When tours began at Mammoth Cave, visitors found that getting to the cave was considerably easier than traveling to many other parts of the state. Regular stagecoach service operated from large cities such as Lexington, joining with smaller local runs between such places near the cave as Glasgow, Glasgow Junction (now Park City), and Cave City. Later a regular route developed between Louisville and Nashville. Steam packets, such as the steamboat Hobson, the passenger boat Chaperone, and the tow boats Emma and Canoy also brought travelers up the Green River from Bowling Green after the completion of the river locks and dams in 1843.
Andy McCoy operated two six-horse coaches, the Florida and the John E. Bell, on the stage line from Cave City to Mammoth Cave, using, in part, a road Dr. Croghan had built for the express purpose of bringing visitors to the cave. The arrival of McCoy’s stages at the Mammoth Cave hotel was routinely met with a bugle call, and a crowd of eager people would welcome their guests as the porters carted in the luggage.
On Friday, September 3, 1880, the John E. Bell, carrying seven passengers, was waylaid as it passed near Little Hope Church. Two masked brigands emerged from the woods, held up the stage and ordered all the terrified passengers into the road, except the aged Judge R.H. Rountree and his daughter Lizzie. The party was stripped of its valuables, all save one wallet that a passenger had had the wit to stow under the coach seat. Judge Rountree lost a gold watch and $55, and the thieves took his daughter’s diamond rings.
Then the bandits, gallantly wishing the party "better luck next time," rode away into the woods, their identity unknown. But a few months later the infamous robber Jesse James was murdered in St. Louis by an accomplice, and on his body was found Judge Rountree’s watch.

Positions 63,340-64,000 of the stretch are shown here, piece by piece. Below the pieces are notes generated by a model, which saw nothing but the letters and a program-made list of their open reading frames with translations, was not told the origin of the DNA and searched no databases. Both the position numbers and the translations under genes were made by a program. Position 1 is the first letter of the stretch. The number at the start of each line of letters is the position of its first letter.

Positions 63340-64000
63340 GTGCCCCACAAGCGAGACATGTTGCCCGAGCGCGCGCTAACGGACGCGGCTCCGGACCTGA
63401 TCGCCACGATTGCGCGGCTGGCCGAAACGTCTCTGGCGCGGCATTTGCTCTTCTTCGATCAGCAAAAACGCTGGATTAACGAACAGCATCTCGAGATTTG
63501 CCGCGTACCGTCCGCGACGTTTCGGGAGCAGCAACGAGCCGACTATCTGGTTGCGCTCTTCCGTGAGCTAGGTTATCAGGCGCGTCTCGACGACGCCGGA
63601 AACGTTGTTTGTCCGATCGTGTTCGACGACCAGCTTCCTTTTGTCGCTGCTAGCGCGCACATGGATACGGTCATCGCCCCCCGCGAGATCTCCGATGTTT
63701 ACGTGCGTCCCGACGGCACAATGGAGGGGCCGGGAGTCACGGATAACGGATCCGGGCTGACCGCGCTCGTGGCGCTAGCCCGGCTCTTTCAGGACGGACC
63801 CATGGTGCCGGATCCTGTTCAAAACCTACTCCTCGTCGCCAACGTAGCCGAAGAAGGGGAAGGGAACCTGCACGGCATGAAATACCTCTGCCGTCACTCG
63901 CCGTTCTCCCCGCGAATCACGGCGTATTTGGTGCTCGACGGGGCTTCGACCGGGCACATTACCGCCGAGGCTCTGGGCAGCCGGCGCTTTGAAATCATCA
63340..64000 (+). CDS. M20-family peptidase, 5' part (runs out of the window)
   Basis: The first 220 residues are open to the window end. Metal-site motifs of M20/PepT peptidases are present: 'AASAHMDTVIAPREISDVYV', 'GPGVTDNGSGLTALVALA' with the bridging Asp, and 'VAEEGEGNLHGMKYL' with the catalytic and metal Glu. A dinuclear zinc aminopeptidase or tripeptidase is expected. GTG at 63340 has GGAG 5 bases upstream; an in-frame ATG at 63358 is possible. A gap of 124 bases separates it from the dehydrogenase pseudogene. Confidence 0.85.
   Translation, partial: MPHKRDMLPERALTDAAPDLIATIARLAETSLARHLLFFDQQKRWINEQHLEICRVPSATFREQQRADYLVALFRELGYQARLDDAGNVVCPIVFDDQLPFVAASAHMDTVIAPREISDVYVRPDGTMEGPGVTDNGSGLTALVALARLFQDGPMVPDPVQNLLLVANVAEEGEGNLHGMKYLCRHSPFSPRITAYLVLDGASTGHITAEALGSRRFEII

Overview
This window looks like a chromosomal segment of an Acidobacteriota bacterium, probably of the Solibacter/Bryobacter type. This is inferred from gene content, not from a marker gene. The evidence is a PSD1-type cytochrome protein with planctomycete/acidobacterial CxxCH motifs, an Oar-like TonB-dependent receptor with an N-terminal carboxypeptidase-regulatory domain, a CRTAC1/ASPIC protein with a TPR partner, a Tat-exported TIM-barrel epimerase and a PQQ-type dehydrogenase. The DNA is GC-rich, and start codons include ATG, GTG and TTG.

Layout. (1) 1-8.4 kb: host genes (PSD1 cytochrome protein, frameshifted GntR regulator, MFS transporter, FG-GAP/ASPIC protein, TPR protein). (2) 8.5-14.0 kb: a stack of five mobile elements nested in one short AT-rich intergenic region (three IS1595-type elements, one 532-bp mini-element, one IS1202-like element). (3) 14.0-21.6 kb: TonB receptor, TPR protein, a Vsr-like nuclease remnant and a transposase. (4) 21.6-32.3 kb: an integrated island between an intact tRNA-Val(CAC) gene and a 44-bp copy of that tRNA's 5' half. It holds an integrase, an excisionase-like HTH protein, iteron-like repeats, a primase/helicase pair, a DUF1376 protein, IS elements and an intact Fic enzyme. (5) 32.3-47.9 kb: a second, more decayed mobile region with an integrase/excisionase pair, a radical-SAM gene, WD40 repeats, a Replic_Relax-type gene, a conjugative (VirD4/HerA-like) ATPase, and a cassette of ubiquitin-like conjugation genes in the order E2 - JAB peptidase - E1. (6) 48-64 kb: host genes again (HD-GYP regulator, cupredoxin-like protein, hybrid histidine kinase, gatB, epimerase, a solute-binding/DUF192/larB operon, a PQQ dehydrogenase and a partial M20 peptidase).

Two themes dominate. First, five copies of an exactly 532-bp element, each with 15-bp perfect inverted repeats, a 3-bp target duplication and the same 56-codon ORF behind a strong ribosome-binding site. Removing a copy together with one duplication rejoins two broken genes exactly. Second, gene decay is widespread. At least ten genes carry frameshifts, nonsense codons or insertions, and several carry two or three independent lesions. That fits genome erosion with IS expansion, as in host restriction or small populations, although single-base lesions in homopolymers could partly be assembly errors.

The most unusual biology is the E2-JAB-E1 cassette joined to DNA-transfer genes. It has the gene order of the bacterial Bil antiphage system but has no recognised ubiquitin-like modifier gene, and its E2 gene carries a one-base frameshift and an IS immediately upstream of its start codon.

Dr. W. Stump Forwood recalls the experience of stage travel through cave country in An Historical and Descriptive narrative of Kentucky, published in 1870:
At the date of our journey the latter part of May this road was in comparatively good condition, but in the winter and early part of the spring it is said to be almost impassable to travelers. The greater part of the soil is a light colored, sticky clay, with a little sand at intervals ... there are small cultivated patches of ground here and there, scarcely deserving the name of farms. The country generally is covered with straggling forests, consisting chiefly of "blackjack" white oak, chestnut, etc. Frequently along the road may be seen small circular depressions in the ground called ‘sinks,’ the surface having fallen in in consequence of subterraneous excavation. The whole of the surrounding country appears to be of a cavernous nature; and if the traveler should be so unfortunate as to possess a timid disposition or large development of caution, he might be apprehensive of a sudden disappearance of the stagecoach into the bowels of the earth.